In this paper I intend to undertake the analysis of Langacker's concept of PROFILING and investigate its function at discourse level. Specifically, I would address contextual polysemy and variations in use of some prefixes ( za–, v–, pro–) which not only depict the images or schemata of motion, but also convey information about the speech participants.
I will use the material from Russian films (both video–images and texts) which point to a peculiar correlation between the meaning of a prefix and discourse identity of the speaker. Thus, in Sluzhebnyj Roman a secretary, Vera, following the order of the director, ask A. E. Novosel'cev to come see the director via intercom:
(1) Vera: Anatalij Efremovich!
It is unthinkable to translate
In the next episode, Novosel'cev timidly stands near the door in the secretary's room afraid to enter the director's office. Vera encourages him, saying:
(2 a) Vera:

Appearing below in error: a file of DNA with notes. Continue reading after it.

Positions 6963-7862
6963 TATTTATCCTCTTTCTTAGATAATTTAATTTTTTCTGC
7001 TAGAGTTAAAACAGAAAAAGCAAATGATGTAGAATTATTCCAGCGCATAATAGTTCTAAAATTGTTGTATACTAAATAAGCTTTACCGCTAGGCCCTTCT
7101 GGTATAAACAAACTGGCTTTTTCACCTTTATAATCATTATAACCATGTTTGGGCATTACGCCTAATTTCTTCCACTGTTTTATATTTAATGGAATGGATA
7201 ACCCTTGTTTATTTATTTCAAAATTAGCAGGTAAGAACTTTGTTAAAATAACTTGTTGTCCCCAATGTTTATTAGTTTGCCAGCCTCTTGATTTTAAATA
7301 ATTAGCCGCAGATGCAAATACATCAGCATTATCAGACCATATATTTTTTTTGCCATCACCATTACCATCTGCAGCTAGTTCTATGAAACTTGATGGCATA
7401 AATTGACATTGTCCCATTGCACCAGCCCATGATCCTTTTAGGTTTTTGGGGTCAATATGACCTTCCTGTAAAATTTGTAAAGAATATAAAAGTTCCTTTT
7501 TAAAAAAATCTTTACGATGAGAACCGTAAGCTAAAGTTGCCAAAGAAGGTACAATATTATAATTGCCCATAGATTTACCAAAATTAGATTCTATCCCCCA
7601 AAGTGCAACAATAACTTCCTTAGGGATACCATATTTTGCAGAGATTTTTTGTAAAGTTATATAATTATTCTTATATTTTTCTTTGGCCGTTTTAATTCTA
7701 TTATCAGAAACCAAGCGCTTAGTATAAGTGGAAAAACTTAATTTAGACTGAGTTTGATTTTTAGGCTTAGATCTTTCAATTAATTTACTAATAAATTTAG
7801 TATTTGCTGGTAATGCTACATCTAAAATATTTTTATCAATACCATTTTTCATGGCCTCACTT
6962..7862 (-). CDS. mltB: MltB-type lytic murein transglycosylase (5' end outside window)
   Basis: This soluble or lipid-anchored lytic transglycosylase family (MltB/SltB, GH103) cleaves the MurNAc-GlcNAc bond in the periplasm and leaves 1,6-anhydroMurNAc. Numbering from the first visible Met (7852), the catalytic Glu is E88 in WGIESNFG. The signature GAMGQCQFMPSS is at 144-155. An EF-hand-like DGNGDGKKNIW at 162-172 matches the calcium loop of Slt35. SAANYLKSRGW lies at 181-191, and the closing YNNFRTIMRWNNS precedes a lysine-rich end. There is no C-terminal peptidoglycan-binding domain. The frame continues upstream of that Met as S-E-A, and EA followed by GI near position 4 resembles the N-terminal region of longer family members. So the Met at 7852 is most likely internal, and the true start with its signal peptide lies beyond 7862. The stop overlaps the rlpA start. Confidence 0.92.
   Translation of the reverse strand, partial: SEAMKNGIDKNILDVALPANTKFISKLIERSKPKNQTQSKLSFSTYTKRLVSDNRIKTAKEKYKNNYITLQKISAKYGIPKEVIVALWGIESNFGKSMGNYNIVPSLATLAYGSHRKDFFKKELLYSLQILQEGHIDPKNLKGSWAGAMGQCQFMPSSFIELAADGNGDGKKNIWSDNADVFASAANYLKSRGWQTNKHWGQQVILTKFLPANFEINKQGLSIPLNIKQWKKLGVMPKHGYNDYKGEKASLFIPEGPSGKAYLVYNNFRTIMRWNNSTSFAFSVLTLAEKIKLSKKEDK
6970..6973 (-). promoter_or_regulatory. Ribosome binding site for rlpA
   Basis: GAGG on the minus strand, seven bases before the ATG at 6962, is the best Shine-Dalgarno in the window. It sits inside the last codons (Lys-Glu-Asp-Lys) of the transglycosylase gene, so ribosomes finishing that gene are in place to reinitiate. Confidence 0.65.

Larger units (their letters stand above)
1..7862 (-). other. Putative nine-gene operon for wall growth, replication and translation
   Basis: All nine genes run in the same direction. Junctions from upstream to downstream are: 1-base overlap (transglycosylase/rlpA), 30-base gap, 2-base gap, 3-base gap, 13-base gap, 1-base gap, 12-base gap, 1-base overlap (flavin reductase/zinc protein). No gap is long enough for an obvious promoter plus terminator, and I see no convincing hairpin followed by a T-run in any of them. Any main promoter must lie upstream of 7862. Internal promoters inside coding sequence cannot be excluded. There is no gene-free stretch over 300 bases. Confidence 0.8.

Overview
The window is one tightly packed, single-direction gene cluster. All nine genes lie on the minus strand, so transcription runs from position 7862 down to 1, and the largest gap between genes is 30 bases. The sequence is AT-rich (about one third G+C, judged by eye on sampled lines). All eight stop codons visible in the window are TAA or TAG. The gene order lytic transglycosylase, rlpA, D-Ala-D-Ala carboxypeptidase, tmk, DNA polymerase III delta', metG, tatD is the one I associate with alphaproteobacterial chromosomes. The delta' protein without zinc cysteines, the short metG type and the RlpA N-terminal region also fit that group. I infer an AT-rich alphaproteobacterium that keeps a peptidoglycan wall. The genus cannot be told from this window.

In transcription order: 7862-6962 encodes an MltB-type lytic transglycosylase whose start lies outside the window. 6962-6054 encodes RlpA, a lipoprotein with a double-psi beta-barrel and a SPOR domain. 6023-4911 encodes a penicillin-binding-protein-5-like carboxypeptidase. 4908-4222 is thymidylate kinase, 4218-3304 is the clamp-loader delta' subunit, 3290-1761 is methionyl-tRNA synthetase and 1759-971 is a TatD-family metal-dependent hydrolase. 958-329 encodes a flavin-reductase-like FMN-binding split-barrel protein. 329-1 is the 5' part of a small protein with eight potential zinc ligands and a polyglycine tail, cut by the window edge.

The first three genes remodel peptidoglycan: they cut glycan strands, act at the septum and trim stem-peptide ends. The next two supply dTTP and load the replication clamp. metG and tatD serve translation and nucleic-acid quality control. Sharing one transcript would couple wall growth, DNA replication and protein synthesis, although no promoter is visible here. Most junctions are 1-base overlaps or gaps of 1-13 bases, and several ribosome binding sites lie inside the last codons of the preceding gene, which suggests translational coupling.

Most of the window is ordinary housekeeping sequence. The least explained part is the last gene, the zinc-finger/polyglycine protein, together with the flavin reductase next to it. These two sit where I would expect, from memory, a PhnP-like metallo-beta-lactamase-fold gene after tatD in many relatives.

(2b) *Zaxodite. Zaxodite, ne bojtes'!
The striking feature of the unacceptable (2b) is in the immediate change of the speaker's role: if Vera used "zaxodite," she would step out of her secretary's role and assume that of the director.
"Profiling" of the same event in a different way is illustrated in (3), an episode from Rebro Adama, in which a deceived wife is talking to her husband's deceived lover:
How much of "profiling" (e.g.,
In this study, I will present an overview of visual and textual data showing contextual features contributing to the speaker's conceptualization both of the event and of the discourse situation.